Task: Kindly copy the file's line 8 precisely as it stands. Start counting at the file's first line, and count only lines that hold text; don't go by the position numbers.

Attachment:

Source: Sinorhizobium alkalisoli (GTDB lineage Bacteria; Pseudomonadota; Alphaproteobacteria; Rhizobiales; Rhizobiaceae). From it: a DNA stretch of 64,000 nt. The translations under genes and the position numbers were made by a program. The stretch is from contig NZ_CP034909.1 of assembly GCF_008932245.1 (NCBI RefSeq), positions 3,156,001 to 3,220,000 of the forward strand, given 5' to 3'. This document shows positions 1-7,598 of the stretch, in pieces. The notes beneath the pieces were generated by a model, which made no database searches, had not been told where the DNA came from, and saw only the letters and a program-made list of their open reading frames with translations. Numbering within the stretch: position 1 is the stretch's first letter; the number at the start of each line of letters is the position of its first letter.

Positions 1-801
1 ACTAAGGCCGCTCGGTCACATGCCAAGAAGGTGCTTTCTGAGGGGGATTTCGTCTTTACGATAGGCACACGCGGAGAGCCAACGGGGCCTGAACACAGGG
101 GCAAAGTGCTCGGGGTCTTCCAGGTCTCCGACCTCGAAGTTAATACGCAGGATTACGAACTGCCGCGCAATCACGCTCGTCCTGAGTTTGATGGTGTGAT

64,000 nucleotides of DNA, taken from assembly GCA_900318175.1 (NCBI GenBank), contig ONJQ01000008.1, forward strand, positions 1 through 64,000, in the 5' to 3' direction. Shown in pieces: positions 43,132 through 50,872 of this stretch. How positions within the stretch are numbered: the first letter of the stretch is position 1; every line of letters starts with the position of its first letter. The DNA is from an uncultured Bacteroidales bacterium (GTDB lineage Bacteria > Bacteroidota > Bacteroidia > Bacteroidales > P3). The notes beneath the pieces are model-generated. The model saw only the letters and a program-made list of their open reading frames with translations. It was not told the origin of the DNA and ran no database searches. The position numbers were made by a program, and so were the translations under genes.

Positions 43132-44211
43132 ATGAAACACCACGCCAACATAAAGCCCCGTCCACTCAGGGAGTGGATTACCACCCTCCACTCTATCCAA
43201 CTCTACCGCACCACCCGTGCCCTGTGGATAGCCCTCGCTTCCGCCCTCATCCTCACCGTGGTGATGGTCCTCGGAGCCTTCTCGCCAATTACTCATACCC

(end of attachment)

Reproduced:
43201 CTCTACCGCACCACCCGTGCCCTGTGGATAGCCCTCGCTTCCGCCCTCATCCTCACCGTGGTGATGGTCCTCGGAGCCTTCTCGCCAATTACTCATACCC